Freeman

ARTICLE

Higher Airfares Ahead?

Matching a Competitor's Low Price Is Not an Act of Collusion

APRIL 01, 1994 by WILLIAM L. ANDERSON

Filed Under : Competition

Last summer, I flew to the Northeast to participate in a seminar on teaching economics. In the process of buying my ticket, however, I learned an important economic lesson in this post- Airlines Antitrust Litigation age: antitrust decisions usually do not benefit consumers in general.

For many years, I have almost exclusively flown Delta Airlines, which means I have been able to build up frequent flyer miles. But when I called my travel agent to purchase a ticket for my flight to Philadelphia, she informed me that a competing airline could take me to my destination for $50 less than Delta. I asked about the possibility that another fare war might begin, allowing me to fly my preferred airline for a comparable price, but she said she had no such information. Given this meager bit of knowledge, I decided to go with Delta’s competitor.

In less than a week, a fare war did begin and Delta’s charge for the Atlanta to Philadelphia route was $152, nine dollars less than what I had just paid. In other words, had I waited a few more days, I could have had my low fare and Delta.

What is galling to me is that a year ago, my travel agent could have tipped me off about a coming fare war. Since last year, however,

Delta and several other airlines settled a class action lawsuit which accused them of price fixing and other antitrust violations. One of the provisions of the suit was that the airlines could not notify customers of impending price cuts; that is considered collusion.

Thus, a provision of a legal settlement which supposedly was meant to help consumers like myself receive a better deal has actually forced me to pay more for less service, part of the law of unintended consequences. It is no accident that this situation has occurred, the way that the plaintiffs (and antitrust lawyers from the federal government) define competition, price fixing and collusion almost guarantee that any “solutions” they impose will be anticompetitive.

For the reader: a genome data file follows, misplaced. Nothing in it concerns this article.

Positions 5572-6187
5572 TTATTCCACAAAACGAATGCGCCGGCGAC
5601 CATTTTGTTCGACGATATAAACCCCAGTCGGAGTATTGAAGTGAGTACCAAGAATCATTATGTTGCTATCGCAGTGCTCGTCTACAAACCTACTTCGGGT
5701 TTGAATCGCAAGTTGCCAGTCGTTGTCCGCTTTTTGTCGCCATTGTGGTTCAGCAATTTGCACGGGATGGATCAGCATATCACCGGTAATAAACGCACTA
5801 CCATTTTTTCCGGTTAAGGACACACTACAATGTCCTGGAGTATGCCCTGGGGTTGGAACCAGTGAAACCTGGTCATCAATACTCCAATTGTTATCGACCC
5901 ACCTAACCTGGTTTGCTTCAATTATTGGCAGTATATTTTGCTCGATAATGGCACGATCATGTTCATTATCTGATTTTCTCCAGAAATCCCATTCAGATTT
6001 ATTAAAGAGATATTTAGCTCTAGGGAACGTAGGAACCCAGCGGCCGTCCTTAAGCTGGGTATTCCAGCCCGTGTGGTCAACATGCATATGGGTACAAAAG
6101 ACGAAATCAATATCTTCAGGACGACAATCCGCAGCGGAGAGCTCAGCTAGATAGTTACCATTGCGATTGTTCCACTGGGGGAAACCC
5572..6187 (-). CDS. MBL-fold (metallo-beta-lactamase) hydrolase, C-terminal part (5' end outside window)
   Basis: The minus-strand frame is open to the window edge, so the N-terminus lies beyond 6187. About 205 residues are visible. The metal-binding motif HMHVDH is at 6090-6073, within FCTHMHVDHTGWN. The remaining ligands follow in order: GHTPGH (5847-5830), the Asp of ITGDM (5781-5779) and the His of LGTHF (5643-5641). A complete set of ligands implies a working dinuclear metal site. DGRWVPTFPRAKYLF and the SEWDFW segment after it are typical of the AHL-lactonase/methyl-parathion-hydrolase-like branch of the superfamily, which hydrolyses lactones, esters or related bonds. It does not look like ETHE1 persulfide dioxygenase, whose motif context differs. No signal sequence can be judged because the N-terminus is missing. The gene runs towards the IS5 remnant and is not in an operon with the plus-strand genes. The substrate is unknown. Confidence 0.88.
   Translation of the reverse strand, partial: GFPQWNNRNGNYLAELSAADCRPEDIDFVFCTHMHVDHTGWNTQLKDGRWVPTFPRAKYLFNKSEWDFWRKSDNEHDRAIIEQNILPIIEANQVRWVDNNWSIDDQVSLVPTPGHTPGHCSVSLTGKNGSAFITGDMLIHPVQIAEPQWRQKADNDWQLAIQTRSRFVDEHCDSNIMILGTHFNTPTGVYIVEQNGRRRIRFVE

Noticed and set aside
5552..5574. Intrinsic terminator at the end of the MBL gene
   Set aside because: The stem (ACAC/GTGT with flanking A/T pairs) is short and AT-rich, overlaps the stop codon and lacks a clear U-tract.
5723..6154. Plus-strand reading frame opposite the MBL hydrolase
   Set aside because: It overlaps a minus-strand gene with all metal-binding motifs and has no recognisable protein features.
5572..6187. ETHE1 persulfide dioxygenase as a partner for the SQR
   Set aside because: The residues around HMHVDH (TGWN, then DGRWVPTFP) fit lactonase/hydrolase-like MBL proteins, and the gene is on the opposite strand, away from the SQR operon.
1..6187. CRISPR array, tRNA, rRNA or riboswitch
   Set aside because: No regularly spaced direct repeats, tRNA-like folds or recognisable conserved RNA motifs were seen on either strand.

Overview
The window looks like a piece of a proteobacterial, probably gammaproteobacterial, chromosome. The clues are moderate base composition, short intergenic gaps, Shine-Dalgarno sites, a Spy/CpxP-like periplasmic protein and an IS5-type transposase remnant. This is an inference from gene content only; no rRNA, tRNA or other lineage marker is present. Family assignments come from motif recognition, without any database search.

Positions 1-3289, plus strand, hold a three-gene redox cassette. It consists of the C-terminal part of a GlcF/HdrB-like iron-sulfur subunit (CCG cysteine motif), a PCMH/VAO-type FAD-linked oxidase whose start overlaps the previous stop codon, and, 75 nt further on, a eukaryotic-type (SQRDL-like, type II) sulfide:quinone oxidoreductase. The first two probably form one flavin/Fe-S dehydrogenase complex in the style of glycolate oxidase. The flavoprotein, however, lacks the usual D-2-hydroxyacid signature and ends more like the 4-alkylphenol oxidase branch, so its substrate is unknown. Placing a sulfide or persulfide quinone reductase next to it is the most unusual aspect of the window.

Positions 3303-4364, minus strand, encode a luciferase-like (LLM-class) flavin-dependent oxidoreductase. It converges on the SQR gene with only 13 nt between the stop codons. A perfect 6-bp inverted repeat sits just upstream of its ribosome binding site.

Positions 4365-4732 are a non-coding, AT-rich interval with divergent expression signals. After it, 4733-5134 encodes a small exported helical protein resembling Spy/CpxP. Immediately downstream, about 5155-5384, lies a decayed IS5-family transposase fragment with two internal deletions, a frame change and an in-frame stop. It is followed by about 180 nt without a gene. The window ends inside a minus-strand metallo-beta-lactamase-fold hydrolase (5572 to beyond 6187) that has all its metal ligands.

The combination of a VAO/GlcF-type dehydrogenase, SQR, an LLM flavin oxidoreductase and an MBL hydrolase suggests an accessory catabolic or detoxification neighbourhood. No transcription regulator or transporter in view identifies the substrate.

In the academic world of antitrust “experts,” prices are objective (and purely a function of cost-plus), and, in most situations, are subject to few restraints. The “experts” believe that information which is shared by more than one firm will automatically lead to collusion, and if two or more firms charge the same price for a good or service, that is prima facie evidence of price fixing. Therefore, according to their definition, competition will better serve consumers when everyone has less information to help them make choices.

The real world offers a different and more accurate definition of competition. Prices, far from being something that can be objectively calculated by a central authority, are subjective and reflect the values of buyers and sellers at the point of purchase. Matching a competitor’s low price is not an act of collusion. Rather, it is a tool that allows a producer to remain an equal participant in the marketplace. Competitive situations require that participants be as well informed as possible, not left groping in the dark.

I predict that the antitrust settlement will lead to higher, not lower airfares. Perhaps, this is why the airlines so eagerly embraced it; it will give them a chance to reap some badly needed profits while operating under an agreement which has produced a public perception running counter to the truth.

ASSOCIATED ISSUE

April 1994

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